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Preparation Is Everything
How often have you been in a situation where you know that if you had better prepared for it the outcome would be better? You could say that sometimes being unprepared brings spontaneity and creativity which I agree with, but this isn’t the case for every situation. For the most part, preparation arms you with the tools and knowledge required to get the best outcome. It’s the same for websites. You would think that just having ideas, content and images is enough to create your ideal site but you’d be wrong. Your website requires a lot more preparation than you might think to prevent you from rapidly out-growing it.
Functionality and design
It’s a common belief that a beautifully designed site will attract customers on it’s own merit, however, first and foremost, customers want a site that works. Beauty must work in conjunction with functionality to give the best results. How many times have you visited a site and the links don’t work properly? Or it takes ages to download a page so you give up and look elsewhere? A broken or slow site leads to lost customers and in turn lost revenue however, this can be rectified through planning and preparation.
Where to start
The list below outlines the main areas that would help you get off to a flying start. Don’t worry if you don’t have all the information, the list serves as a guideline and you can always ask questions along the way:
Establish goals for your siteYou need to know what role your site will be playing in your business and establishing the site’s purpose will help you do that. For example, if you have an online shop, your website will make a large contribution to your business turnover so it will be playing a major role in the scheme of things. The idea is for your website to grow with your business. Think about things you might want to offer on your site if your business grows. Obviously you can’t future proof your website, but you can give it a head start.
Know your target audienceThis is important. You need to know who you’re targeting so that you can tailor the content to their needs. If you have an existing site, have a look at your Google Analytics stats if you have them activated, they are a good place to start.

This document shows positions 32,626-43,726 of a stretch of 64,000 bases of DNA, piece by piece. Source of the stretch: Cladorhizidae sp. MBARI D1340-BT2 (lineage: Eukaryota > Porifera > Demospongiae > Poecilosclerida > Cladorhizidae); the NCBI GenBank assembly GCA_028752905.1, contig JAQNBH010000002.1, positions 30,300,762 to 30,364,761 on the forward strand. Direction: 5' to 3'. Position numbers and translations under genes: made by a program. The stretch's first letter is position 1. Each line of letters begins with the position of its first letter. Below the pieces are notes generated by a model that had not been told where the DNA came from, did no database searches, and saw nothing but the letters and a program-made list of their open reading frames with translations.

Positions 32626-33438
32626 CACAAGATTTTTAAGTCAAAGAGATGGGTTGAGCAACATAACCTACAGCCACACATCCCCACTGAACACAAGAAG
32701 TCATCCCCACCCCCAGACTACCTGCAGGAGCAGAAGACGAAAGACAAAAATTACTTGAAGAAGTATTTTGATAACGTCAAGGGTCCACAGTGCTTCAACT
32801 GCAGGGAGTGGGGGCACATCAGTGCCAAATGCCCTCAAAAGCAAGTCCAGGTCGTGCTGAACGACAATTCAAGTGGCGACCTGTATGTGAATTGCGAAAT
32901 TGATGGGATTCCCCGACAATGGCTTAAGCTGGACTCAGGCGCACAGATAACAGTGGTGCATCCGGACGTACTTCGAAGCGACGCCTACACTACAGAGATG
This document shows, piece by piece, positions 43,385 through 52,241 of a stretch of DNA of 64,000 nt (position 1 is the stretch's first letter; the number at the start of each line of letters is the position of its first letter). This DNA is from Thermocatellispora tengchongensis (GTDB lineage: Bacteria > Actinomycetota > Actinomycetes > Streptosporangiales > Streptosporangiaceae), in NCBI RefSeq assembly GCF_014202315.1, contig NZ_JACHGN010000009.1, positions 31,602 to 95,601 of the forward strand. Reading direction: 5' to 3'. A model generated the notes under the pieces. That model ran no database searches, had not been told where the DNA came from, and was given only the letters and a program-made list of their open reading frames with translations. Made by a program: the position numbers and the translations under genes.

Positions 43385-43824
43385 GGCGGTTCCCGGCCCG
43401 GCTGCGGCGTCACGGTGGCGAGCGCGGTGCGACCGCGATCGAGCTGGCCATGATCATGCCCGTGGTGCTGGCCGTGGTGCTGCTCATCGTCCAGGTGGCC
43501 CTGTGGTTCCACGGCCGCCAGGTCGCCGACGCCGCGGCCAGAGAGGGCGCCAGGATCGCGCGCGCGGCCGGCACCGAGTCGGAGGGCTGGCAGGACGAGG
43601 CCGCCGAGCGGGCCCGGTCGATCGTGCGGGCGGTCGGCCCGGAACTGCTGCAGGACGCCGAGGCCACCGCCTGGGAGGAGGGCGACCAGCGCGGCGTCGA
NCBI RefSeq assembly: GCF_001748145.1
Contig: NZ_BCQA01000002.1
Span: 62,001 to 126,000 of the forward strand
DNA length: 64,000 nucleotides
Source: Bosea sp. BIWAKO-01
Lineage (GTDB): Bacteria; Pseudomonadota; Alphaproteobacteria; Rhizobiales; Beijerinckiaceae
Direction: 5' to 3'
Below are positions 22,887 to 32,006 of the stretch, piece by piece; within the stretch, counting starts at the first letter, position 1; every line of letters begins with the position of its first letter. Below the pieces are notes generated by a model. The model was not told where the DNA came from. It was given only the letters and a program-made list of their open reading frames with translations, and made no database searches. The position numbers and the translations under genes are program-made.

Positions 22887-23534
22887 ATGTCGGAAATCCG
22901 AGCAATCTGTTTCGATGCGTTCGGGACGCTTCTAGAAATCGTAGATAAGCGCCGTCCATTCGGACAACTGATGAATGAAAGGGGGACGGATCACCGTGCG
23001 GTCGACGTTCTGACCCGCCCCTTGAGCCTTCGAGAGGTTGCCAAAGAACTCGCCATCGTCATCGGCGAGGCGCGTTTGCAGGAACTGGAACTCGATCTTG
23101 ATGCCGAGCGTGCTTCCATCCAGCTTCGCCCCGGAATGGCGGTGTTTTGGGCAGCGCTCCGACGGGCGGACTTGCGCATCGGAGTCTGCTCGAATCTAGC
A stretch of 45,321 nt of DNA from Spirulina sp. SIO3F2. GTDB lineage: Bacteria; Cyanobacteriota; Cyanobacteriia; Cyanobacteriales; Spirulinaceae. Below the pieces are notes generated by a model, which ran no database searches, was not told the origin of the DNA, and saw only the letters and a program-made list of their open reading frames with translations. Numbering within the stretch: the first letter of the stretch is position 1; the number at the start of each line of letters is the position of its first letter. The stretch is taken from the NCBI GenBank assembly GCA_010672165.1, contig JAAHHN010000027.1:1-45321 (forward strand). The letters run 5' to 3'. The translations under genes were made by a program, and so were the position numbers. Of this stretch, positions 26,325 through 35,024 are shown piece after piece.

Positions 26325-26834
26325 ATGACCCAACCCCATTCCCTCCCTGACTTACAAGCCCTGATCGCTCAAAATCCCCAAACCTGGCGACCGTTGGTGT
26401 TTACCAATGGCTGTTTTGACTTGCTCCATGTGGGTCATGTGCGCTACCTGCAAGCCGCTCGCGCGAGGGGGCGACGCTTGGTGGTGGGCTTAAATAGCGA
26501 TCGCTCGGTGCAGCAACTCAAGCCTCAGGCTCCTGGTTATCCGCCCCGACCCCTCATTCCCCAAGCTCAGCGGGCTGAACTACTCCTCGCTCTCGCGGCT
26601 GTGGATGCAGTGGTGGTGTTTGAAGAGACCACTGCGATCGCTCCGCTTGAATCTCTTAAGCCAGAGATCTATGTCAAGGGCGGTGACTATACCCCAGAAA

Plan your contentYour content is what will keep customers coming back and spreading the word about you. Once you know your target audience you can create search engine optimised (Seo) content that they will be looking for. If your content will be used on a responsive site, it must be organised to reflect this.
Think about the user experienceWhat do you want your customers to do on your site and how easy is it to do? For example, is the navigation intuitive? Do your pages lead the user on a journey through your site so that they are able to discover content that is relevant to them? Plan your navigation and the content of your website using wireframe layouts. You could even go as far as planning customer journeys for your site if you have a large enough audience. Be aware that each page should be part of a journey and to some extent you control how that journey pans out for your customer.
MaintenanceThis may seem strange, but thinking about how your site will be maintained could be the difference between a well-designed consistent site and an inconsistent mess. For example, a site created by the developer may use good quality images but when maintained by yourself or a team member may require the use of smaller images which show on your site as low quality. Not the makings of a good impression.
DesignEstablish a strong identity to begin with and build your brand around it. Branding gives your company identity not only through logo design, but by defining rules which create consistency throughout. It can affect the types of image you want to use, their size, colour, the fonts you want to use including their availability as web fonts, the colours that represent you, and more so it’s important to get this established before you start designing your website. A strong brand will add to your brand integrity. Design also contributes to the user experience – especially where consistency is concerned. For example, if all links on your site are green, the customer will associate green with links. Remember, functionality works alongside design so don’t get carried away making it look good. Design also includes the technical aspects of the website to an extent, so if you have an existing site, it will be useful to know where it is hosted, any logins and whether it is a responsive site that works.
By following the guidelines above, you will accumulate a wealth of information that will ultimately lead you to the design and development of a website that will work with your best interests in mind. Preparation helps you to understand more about yourself and your business, but it also provides your chosen developer with a solid foundation from which to build your site. It’s the best way to get value for money and can only benefit you in the long run.